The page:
The Price Of Tea In China
The following is an excerpt from commentary that originally appeared at Treasure Chests for the benefit of subscribers on Thursday, September 11th, 2008.
Even some of the most brilliant guys in the business don't get what's happening to the commodity markets right now. They don't get the fact it's not manipulation and government intervention that are causing prices to CONTINUE falling (although a push was provided via intervention), but a genuine lack of liquidity combined with intensifying gambling practices by the general investing population (dip buying is not providing the sentiment washout required to sponsor an enduring rally), that when added together, is producing this 'lethal move' lower in anything that is commodity related, including precious metals. So you see, manipulation and intervention have little to do with 'the price of tea in China' at this point past the policy mistake authorities were destined to make all along in triggering a genuine mid-term correction in commodities and precious metals, which was discussed in our last meeting.
You will remember in our last commentary it was pointed out that it's the distinction between narrowly placed monetizations instead of more broad based money supply growth techniques that is keeping the monetary based growing alright (due to massive bailouts), however little of this money is getting into the hands of the consumer (and therefore not supporting credit growth), as measured by falling growth rates in the M's. And as mentioned above, when you add this condition to the fact the larger investing population remains a mob of speculating fools, still buying every dip in both the broad markets and commodities using derivatives, meaning no sentiment washout has been witnessed as of yet, we continue have this 'lethal move' lower in the larger equity complex that is in fact being signaled by the collapse in precious metals.
In substantiation of this opinion, I offer the following set of facts and figures in proving my point that sentiment is nowhere near the levels required to support a lasting rally in stocks, commodities, or precious metals, and that because of an intensifying liquidity drain continued weak prices in equities will create, an untenable ill-liquidity related event is possible this Fall. Of course it could be argued that perspective wise we are already in the midst of this ill-liquidity event, especially for precious metals investors, however what I am talking about is when the stock market begins to reflect some real fear within investors. And this will not occur until the CBOE Volatility Index (VIX) is trading over 30 (33 to be more exact) on a closing / sustained basis, as denoted in Figure 1 below. (See Figure 1)
Further to this, it should be pointed out that the longer the public wishes to ignore reality and remain complacent, evident in persistently low fear readings, the worse the eventual washout will be, with the best recent example of a Super-Cycle Degree event being the one day stock market crash in 1987, where the VIX went to 150 on October 19th, Black Monday. Here again, it should be noted this event was primarily a result of a combination of complacency (after the substantial rally over the preceding five-years) and tightening credit conditions, just like today. Of course it's important to note there is a difference between present circumstances and those in '87 in that it was market rates that finally broke the stock market bubble back then as opposed to the narrowed liquidity policy (monetizations) designed to temper commodity prices that is starving the public from liquidity today. In this regard, a better comparison policy wise can be drawn to the Fed fumble associated with the 1929 stock market crash, Black Thursday, which was more similar compared to present circumstances in that money supply growth rates were slowed in order to arrest runaway prices, pricking the stock market bubble as a result.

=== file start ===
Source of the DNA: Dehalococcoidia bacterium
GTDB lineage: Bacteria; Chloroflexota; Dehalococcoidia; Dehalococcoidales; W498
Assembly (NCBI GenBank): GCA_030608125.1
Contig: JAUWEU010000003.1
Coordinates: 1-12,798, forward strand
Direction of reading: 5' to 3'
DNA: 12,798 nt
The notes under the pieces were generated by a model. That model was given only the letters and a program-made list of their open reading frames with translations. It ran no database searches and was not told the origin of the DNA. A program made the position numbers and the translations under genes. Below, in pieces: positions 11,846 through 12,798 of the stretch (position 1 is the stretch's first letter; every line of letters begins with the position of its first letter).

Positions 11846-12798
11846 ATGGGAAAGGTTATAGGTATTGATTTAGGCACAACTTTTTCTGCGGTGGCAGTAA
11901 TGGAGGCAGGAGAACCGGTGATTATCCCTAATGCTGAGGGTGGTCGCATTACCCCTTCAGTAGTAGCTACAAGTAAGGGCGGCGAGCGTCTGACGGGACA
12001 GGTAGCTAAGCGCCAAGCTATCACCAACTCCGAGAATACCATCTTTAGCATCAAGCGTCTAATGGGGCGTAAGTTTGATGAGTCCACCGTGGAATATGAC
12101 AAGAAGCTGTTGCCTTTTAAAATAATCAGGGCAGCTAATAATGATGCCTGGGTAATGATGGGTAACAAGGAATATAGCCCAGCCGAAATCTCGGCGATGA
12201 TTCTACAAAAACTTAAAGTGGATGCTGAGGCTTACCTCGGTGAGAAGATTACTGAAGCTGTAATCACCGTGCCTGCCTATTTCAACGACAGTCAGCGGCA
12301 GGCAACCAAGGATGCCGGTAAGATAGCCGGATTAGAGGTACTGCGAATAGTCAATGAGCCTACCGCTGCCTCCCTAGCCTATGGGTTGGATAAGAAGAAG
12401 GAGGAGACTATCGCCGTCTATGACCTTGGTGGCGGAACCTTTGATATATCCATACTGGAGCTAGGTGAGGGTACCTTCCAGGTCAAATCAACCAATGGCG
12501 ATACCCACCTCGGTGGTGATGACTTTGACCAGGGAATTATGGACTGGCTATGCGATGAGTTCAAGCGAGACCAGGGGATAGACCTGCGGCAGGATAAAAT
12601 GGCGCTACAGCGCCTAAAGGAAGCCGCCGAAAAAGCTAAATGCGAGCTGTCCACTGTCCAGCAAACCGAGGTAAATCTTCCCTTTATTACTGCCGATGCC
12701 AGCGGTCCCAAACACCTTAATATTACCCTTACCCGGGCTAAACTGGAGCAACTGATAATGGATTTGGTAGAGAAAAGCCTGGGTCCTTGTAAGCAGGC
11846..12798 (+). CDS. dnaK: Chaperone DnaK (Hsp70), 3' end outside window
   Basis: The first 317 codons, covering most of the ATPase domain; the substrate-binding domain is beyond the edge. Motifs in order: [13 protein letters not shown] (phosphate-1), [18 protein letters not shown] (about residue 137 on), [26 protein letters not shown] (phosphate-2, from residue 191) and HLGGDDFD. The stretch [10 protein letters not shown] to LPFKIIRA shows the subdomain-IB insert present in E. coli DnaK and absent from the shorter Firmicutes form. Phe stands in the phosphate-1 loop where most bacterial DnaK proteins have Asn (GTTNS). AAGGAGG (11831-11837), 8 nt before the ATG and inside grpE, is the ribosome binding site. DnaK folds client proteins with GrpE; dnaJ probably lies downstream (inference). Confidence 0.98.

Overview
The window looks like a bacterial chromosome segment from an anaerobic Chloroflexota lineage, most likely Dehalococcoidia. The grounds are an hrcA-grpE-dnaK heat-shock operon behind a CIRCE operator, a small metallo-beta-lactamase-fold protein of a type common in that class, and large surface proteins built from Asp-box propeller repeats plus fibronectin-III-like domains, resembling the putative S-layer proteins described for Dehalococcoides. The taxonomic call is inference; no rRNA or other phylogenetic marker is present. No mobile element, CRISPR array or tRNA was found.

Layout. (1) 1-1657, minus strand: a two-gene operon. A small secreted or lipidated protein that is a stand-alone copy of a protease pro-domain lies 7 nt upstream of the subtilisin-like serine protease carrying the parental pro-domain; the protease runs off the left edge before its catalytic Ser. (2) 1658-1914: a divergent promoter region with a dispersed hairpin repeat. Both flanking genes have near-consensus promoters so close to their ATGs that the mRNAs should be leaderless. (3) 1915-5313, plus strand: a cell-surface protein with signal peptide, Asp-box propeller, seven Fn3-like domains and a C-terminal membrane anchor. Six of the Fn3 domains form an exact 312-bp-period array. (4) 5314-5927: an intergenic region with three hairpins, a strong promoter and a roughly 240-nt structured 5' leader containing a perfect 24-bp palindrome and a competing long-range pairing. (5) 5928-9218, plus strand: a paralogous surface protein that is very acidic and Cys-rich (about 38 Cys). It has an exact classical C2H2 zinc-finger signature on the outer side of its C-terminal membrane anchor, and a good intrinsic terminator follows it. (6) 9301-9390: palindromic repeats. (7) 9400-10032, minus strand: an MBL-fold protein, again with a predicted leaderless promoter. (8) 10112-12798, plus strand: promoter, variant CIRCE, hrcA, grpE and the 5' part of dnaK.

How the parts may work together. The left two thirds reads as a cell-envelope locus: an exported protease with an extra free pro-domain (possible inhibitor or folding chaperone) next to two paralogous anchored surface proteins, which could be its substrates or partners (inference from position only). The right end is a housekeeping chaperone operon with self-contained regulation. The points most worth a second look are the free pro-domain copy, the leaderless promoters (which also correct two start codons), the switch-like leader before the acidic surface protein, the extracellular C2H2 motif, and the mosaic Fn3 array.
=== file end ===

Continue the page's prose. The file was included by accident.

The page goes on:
So you see, profound parallels to previous Super-Cycle events in the stock market are present today, which is why one must respect the lack of respect the majority of market participants are ascribing the situation. And there is a great deal more important evidence the assessment present sentiment conditions remain far too complacent found in continued low levels of open interest put / call ratios on US index options markets, where in fact thresholds of the primary market in Dow related contracts (DIA) continue to plumb historic lows. Now, this would be expected if the economy was hitting on all cylinders, but the fact this is occurring in the heart of the mother of all credit crisis dislocations is evidence that the persist interventions on the part of our price managing bureaucracy has completely disassembled people's sensibilities, again, creating the necessary sentiment related backdrop for further substantial declines in stocks, concentrated crash or not.
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